EspañolFor years we have insisted that in Venezuela there are no remains of democracy to be found. To many members of the Venezuelan opposition, this was an extreme position. According to them, to change the course of Venezuelan history it was necessary to have a dialogue with the current administration. The overwhelming victory in the parliamentary elections held December 2015 seemed to have given the country such an opportunity.
Control of two-thirds of the seats in Parliament granted constitutional powers to the opposition to take drastic measures which could have resulted in an inevitable fall of the Maduro regime. Unfortunately, the opposition chose the long and complicated recall referendum process as its route to a democratic solution.
The events of last week have completely changed things. The opposition was about to collect the necessary 20 percent of signatures needed for an electoral census to revoke President Maduro. Faced with certain recall, the regime decided to suspend the last electoral, democratic, and peaceful mechanism that remained.
The Chavista regime decided to extinguish any possibility of revoking President Nicolas Maduro through any of the civil and democratic means provided by the constitution of 1999.
On Sunday, October 22, the National Assembly held an extraordinary session. The meeting was called to declare the constitutional rule broken and officially brand Maduro’s actions a “coup”. They were interrupted by a horde of armed pro-government thugs, led by the chavista mayor Jorge Rodriguez, who rules over the Central Caracas municipality.
They stormed the Parliament to prevent deputies from legislating. This has been compared to the infamous 1848 attack on the Venezuelan Congress led by President Jose Tadeo Monagas. The event became the spark that ignited the long civil war known in Venezuela as the “Federal War.”
Hugo Chavez took power by leveraging the repudiation of party politics from a majority of Venezuelans amidst a severe recession. From that moment forward, a model was established in Venezuela that consolidated authoritarian rule. The Constitution of 1999, promoted by Chavez,was the preamble to a dictatorial project that dominates Venezuela today.
The bloody events of April 2002, when the army briefly took Chavez out, as officers were horrified by the massacre of unarmed civilians during an anti-government demonstration. Chavez returned to power a few hours later strengthened in a similar fashion, years before, as Turkey’s Erdogan.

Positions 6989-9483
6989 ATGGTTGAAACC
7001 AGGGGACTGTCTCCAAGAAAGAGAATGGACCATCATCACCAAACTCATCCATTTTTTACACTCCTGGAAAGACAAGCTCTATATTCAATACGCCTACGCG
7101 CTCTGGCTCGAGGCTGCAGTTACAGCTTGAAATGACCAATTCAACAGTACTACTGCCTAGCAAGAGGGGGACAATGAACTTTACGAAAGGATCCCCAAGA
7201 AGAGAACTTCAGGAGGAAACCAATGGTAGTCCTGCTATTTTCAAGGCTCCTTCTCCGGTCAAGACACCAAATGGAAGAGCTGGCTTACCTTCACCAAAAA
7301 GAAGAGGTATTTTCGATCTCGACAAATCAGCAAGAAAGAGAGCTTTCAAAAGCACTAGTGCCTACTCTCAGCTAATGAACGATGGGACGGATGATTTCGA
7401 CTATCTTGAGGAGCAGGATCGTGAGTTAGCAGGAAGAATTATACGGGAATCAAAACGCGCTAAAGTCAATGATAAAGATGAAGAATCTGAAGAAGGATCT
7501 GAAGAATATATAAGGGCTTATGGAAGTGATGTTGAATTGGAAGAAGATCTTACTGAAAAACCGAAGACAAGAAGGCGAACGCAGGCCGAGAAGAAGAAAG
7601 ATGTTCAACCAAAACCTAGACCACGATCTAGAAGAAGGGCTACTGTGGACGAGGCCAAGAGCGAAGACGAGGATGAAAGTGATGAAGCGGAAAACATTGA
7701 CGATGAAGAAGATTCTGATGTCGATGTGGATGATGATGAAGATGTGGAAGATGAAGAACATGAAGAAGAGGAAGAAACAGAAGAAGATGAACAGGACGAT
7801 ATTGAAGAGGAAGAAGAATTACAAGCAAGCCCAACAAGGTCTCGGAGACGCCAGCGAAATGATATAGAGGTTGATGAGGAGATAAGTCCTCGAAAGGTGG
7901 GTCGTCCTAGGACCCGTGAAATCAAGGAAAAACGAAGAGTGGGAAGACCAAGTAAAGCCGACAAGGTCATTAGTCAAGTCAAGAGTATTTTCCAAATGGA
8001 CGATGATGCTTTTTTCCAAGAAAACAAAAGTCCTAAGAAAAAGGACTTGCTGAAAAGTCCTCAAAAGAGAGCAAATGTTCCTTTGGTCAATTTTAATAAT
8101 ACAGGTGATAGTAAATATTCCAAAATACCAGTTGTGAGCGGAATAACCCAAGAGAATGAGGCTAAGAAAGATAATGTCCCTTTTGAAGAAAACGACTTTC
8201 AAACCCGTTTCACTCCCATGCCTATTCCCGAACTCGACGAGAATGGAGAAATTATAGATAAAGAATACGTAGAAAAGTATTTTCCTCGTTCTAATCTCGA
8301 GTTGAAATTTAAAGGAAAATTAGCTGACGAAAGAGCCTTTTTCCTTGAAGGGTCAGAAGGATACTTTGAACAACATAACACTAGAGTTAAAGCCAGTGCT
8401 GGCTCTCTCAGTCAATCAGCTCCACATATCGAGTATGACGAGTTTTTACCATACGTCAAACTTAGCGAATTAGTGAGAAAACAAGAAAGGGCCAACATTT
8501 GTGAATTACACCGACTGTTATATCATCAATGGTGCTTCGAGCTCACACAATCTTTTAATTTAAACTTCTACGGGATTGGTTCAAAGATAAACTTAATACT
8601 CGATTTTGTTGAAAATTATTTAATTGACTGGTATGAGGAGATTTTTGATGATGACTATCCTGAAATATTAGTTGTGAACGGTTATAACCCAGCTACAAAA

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Then the expropriations began — confiscations characterized by opposition leader Maria Corina Machado as “theft” — and attacks against freedom of expression, including the closure of one of the oldest television networks in the Americas, Radio Caracas Television in 2007.
In 2013, the NGO Reporters Without Borders placed Venezuela 117th of 179 for freedom of expression. This year, the Inter-American Commission on Human Rights (IACHR) said that the Latin American country there is “a restrictive climate that continues to inhibit the free exercise of freedom of expression.”
Violations of human rights in Venezuela under Chavismo seem almost uncountable. In 2014, more than 40 government opponents of Nicolas Maduro were killed by different officials and armed pro-government gangs during demonstrations. There are also hundreds of cases of severe torture and harassment, as well as a considerable number of political prisoners. According to the NGO Awareness Venezuela, by the end of 2015 there were 99, including opposition leaders Leopoldo Lopez and Daniel Ceballos.
The 2015 report of the IACHR cataloged the Venezuelan government as a violator of human rights. Also, the Electoral Power, i.e. the National Electoral Council (CNE), has been branded as an “appendix” of the executive.
In short, the annulment of freedoms in Venezuela is evident. The lack of freedom of speech, economic freedom, political freedom and individual liberty are evidence that in Venezuela liberal democracy has ceased to exist. Following the cancellation of the recall referendum against Maduro, the prestigious Venezuelan Program of Education-Action in Human Rights (PROVEA) issued a statement stating that due to “the illegal suspension of the implementation of the (recall), confirms the separation of powers in the country no longer exists. The Government of Nicolas Maduro is to be classified as a dictatorship. ”
Thus, we at the PanAm Post have decided that, from now on we will call the Venezuelan regime using the appropriate defintion: in Venezuela there is no democracy, but a dangerous dictatorship that lashes out daily against its citizens for trying to exercise their rights.
This journal will no longer give Nicolas Maduro the title of “President”, for he has become the dictator of a country that once stood as a beacon of freedom in South America.